Results

The continuous activation of the TCR signaling pathway in AITL tumor tissue

The general characteristics of the 38 AITL (27 male and 11 female) patients in this study are summarized in Table 1. All enrolled patients had histopathologically confirmed AITL. The median age at diagnosis was 58 years (range 32–81 years). All patients were in stage 3 or stage 4 at diagnosis, and 18 (50%) patients had intermediate-to-high or high international prognostic index (IPI) scores. Twenty (54%) patients presented with B symptoms, twenty-five (69.4%) patients presented with elevated serum lactate dehydrogenase (LDH) and nineteen (59.4%) patients showed elevated β2-MG levels.

Table 1 Clinical characteristics of AITL patients and correlations with the expression of phosphorylated ITK

To investigate the possible role of the TCR signaling pathway in the pathogenesis of T cell lymphoid malignancies, the phosphorylation status of key regulatory tyrosine kinases was analyzed in sections of tumor tissues from 38 AITL patients. Immunohistochemical staining analysis showed that phosphorylated ZAP70, ITK and PLCγ1 were observed in 68.4%, 73.68% and 52.6% of cases, respectively (Fig. 1a). The correlations between the phosphorylation status of these kinases and clinical characteristics were evaluated in patients with complete clinical data (Additional file 2: Tables S1, Additional file 3: Table S2). Importantly, of the 33 patients who were evaluable for the response to first-line therapy, lower CR rates were observed in patients positive for phospho-ITK expression than in patients negative for phospho-ITK expression (20% vs. 75%, P = 0.004, Table 1). Furthermore, survival analysis was performed in twenty-seven patients who did not undergo SCT after the first-line chemotherapy. After a median follow-up time of 16.53 months (range 0.6–60.67 months), 16 (59.3%) patients relapsed or progressed and 11 (40.7%) patients died. Patients with negative expression of phosphorylated ITK had a median PFS of 25.1 months and those with positive expression of phosphorylated ITK had a median PFS of 5.17 months (P = 0.022). The median OS of the phospho-ITK negative group and the phospho-ITK positive group were 21.65 months and 15.53 months (P = 0.787), respectively (Fig. 1b, c). These data suggested that the intracellular TCR signaling pathway, especially ITK, may play an essential role in the pathogenesis of T cell malignancies.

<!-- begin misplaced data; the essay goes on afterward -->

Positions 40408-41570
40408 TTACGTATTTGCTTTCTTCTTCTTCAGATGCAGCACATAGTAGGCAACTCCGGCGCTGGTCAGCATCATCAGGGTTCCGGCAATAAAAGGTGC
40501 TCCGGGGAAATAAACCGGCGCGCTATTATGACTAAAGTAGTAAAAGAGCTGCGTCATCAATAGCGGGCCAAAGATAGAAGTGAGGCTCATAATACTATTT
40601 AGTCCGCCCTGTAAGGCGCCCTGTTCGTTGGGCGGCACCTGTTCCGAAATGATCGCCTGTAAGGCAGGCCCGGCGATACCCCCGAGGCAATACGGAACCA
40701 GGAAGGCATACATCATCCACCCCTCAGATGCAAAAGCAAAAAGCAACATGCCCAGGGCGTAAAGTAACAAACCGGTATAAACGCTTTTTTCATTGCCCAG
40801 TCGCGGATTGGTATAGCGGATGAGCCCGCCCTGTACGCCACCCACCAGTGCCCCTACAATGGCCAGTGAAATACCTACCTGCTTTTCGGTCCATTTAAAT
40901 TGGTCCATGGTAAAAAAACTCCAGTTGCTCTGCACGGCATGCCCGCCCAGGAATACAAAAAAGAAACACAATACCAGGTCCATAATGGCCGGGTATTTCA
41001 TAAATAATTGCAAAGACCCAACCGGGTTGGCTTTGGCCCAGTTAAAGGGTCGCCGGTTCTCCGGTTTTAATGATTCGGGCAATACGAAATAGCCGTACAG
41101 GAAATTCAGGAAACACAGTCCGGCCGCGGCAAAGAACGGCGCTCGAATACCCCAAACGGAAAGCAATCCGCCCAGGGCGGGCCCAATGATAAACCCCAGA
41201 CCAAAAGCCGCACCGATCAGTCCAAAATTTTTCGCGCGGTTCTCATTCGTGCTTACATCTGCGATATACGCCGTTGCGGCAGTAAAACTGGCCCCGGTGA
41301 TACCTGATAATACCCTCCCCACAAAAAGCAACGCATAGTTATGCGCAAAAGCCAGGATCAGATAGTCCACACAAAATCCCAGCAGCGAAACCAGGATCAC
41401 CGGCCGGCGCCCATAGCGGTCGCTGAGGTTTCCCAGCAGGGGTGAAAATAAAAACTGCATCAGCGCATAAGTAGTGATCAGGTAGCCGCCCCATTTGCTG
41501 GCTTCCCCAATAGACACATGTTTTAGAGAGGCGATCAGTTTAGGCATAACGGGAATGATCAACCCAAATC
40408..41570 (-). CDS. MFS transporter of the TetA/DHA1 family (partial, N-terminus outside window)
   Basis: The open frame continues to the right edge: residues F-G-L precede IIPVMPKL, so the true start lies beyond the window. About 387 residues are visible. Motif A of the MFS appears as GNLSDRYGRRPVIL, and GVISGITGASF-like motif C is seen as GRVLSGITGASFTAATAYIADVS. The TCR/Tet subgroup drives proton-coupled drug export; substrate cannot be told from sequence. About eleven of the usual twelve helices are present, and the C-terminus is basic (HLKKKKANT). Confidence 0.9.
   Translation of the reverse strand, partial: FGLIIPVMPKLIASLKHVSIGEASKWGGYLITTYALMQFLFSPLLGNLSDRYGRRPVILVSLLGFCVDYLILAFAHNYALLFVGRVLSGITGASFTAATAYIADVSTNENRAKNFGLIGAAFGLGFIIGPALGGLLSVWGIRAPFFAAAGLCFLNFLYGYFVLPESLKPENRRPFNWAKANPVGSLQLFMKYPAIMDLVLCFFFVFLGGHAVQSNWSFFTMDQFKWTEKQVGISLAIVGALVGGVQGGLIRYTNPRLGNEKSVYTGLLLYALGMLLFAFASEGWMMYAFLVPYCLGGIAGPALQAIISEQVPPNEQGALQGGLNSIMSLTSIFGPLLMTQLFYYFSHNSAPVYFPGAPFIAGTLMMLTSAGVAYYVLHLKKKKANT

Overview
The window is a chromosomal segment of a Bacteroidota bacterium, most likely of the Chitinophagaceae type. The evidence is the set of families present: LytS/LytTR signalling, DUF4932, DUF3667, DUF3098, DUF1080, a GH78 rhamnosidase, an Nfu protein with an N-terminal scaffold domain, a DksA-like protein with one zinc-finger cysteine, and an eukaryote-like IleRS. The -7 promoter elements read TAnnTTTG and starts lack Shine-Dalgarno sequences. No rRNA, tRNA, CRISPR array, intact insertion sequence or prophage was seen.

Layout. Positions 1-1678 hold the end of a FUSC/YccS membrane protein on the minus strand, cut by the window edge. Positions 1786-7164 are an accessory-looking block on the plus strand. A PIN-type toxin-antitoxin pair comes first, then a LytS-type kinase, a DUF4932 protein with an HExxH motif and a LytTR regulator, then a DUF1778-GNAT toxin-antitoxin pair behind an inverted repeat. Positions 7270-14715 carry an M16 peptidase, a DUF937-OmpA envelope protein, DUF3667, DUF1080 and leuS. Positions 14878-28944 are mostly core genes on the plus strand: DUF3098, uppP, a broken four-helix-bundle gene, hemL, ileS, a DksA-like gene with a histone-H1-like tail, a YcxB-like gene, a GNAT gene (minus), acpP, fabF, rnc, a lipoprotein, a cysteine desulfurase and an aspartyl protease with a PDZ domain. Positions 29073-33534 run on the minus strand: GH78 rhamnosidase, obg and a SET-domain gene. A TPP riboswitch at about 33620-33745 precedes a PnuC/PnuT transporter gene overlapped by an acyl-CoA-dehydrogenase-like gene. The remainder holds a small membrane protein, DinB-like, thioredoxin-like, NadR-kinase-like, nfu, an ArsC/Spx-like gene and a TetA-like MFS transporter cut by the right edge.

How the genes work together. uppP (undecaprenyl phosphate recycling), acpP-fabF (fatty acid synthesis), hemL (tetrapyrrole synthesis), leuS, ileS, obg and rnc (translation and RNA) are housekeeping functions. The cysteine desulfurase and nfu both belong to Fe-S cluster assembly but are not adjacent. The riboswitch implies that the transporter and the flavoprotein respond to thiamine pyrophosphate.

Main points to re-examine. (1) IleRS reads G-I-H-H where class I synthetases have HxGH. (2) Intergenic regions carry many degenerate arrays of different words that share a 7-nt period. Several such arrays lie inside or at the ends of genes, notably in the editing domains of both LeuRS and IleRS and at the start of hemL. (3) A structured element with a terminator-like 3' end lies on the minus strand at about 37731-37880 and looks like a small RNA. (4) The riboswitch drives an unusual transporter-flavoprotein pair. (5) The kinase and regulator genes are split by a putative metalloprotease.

Fig. 1
figure1

Phosphorylated ITK expression in AITL patients and malignant T cell lymphoma cell lines. a Immunohistochemical staining analysis of the expression of phosphorylated ZAP70, ITK and PLCγ1 in paraffin-embedded tumor tissues from AITL patients and representative pictures. Each sample was graded independently by two pathologists. b, c Kaplan–Meier curve of PFS and OS according to the expression of phosphorylated ITK. d, e ITK and phosphorylated ITK expression level in malignant T cell lymphoma cell lines were analyzed using real-time PCR and Western blot. Jurkat, Hut-78 and H9 cells expressed total ITK and phosphorylated ITK as a band at 72 kDa. GAPDH is shown as a loading control (36 kDa). Data are expressed as Mean ± SD and representative of three independent experiments

Next, patients with fresh frozen tumor tissues and matched peripheral blood samples were subjected to WES (n = 12). The epigenetic related gene TET2 was the most frequently mutated gene among those analyzed (8/12; 67%). The RHOA G17 V variant was identified in 5 of 12 patients (41.7%) (Table 2). Apart from RHOA and TET2 mutations, a high frequency of diverse mutations in TCR signaling-related genes were also present in AITL tumor samples (11/12, 91.7%). The somatic TCR signaling related mutations were frequently observed in these patients, such as CD28, FYN, CARD11, LCK, KRAS, PIK3R1, VAV1, ITK, ZAP70 and AKT1. These results also suggested that the TCR signaling pathway play an essential role in the pathogenesis of T-cell lymphoid malignancies.